Drivers getting up close and personal with cyclists are set to face punishment as part of a new government crackdown.
Any driver looking to overtake a cyclist must leave at least 1.5m when passing, otherwise, they face a £100 fine and three points on their driving licence.
The penalties are set to be introduced across the UK in the coming months after a successful two-year trial organised by police in Cambridgeshire and West Midlands. The scheme involved a number of plain-clothed officers on bikes were used to catch close-passing drivers.
During the operation accidents involving cyclists fell by 20% in the two areas.
One of the officers in charge of the initiative for West Midlands police, PC Mark Hodson said that the new consequences and general attitude improvements mean the tide is turning towards safer roads for cyclists:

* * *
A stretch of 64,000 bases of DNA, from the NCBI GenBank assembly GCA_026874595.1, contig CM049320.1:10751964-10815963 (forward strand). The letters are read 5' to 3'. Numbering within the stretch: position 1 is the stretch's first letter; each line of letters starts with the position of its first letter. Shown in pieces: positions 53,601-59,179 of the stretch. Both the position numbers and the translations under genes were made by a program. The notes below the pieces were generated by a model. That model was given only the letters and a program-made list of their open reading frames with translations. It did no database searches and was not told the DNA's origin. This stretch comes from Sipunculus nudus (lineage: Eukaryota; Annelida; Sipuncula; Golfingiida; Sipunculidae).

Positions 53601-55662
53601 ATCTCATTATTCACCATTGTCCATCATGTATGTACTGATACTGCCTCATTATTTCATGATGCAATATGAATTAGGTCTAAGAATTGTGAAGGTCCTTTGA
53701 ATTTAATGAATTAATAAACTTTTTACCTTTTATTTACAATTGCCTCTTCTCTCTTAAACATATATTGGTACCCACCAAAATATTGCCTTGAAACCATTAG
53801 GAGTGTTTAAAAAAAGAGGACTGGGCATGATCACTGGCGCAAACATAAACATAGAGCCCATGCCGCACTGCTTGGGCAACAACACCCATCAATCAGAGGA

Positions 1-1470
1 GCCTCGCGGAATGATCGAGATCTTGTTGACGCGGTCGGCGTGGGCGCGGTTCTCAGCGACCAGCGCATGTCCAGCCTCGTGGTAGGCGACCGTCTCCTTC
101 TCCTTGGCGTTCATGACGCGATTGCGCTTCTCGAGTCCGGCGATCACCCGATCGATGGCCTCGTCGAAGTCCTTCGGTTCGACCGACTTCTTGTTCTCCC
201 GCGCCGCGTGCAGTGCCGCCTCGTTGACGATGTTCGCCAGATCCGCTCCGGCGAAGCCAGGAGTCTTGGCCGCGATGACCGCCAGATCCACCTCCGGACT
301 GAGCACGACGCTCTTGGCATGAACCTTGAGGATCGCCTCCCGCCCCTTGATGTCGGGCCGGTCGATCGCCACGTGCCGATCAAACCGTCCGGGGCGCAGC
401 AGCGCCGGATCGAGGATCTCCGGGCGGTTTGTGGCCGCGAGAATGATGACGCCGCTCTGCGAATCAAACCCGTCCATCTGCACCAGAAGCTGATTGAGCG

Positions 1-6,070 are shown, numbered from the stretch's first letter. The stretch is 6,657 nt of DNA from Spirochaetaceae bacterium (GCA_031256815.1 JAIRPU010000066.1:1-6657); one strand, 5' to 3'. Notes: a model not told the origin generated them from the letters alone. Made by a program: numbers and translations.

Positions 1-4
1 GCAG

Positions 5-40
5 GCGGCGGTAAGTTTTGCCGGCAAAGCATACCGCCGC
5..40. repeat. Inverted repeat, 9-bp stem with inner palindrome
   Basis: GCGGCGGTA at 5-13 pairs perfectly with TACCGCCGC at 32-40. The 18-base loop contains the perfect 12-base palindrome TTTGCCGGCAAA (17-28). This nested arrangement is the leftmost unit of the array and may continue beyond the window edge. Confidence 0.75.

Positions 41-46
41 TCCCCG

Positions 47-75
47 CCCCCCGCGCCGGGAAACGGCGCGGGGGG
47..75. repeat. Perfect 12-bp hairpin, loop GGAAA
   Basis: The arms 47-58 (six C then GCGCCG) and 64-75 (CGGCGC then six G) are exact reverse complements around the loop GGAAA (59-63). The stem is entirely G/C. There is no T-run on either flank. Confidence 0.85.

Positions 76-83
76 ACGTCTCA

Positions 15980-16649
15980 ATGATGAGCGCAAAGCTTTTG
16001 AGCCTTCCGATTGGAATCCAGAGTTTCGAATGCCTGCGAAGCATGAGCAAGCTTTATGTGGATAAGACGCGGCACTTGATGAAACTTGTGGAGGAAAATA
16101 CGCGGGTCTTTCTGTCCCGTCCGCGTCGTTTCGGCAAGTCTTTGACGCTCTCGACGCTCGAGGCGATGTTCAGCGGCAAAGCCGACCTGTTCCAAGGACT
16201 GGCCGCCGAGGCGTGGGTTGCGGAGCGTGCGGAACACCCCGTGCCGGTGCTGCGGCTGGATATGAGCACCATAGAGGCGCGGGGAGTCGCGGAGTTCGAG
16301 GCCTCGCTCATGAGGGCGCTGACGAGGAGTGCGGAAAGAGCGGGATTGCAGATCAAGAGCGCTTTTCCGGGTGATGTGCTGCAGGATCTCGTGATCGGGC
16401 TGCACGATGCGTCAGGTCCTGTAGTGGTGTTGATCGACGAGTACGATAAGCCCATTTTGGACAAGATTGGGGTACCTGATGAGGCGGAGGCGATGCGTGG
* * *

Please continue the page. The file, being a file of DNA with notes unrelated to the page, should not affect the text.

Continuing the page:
“Cycling groups are telling us that, on the whole, motorists are becoming more considerate and understand we will prosecute them if they endanger vulnerable road users.
“Drivers who endanger vulnerable road users need to understand that we run operations to catch them, and if they avoid our officers we can still prosecute them using footage provided by cyclists and other motorists.”
As well as the introduction of brand new fines and penalty points, the Department for Transport has secured £500,000 of funding for a new safety scheme to improve safety and encourage more people to get on their bikes.
Roads minister Jesse Norman announced the scheme at a Cycle City conference in Manchester, as well as plans to support the police to crackdown on drivers passing too close to cyclists. This includes producing training materials for them to help educate drivers on the dangers of ‘close passing’.
At the event, the MP said:
“The benefits of cycling and walking are enormous. For people, it means cheaper travel and better health. For businesses, it means increased productivity and increased footfall in shops, and for society as a whole it means lower congestion, better air quality, and vibrant, attractive places.
“But we will only achieve our ambitious aims if people feel safe when they walk and cycle.
“We shouldn’t only concentrate on catching and punishing drivers when they make a mistake, but try to ensure that they have the skills and knowledge to drive safely alongside cyclists in all conditions.”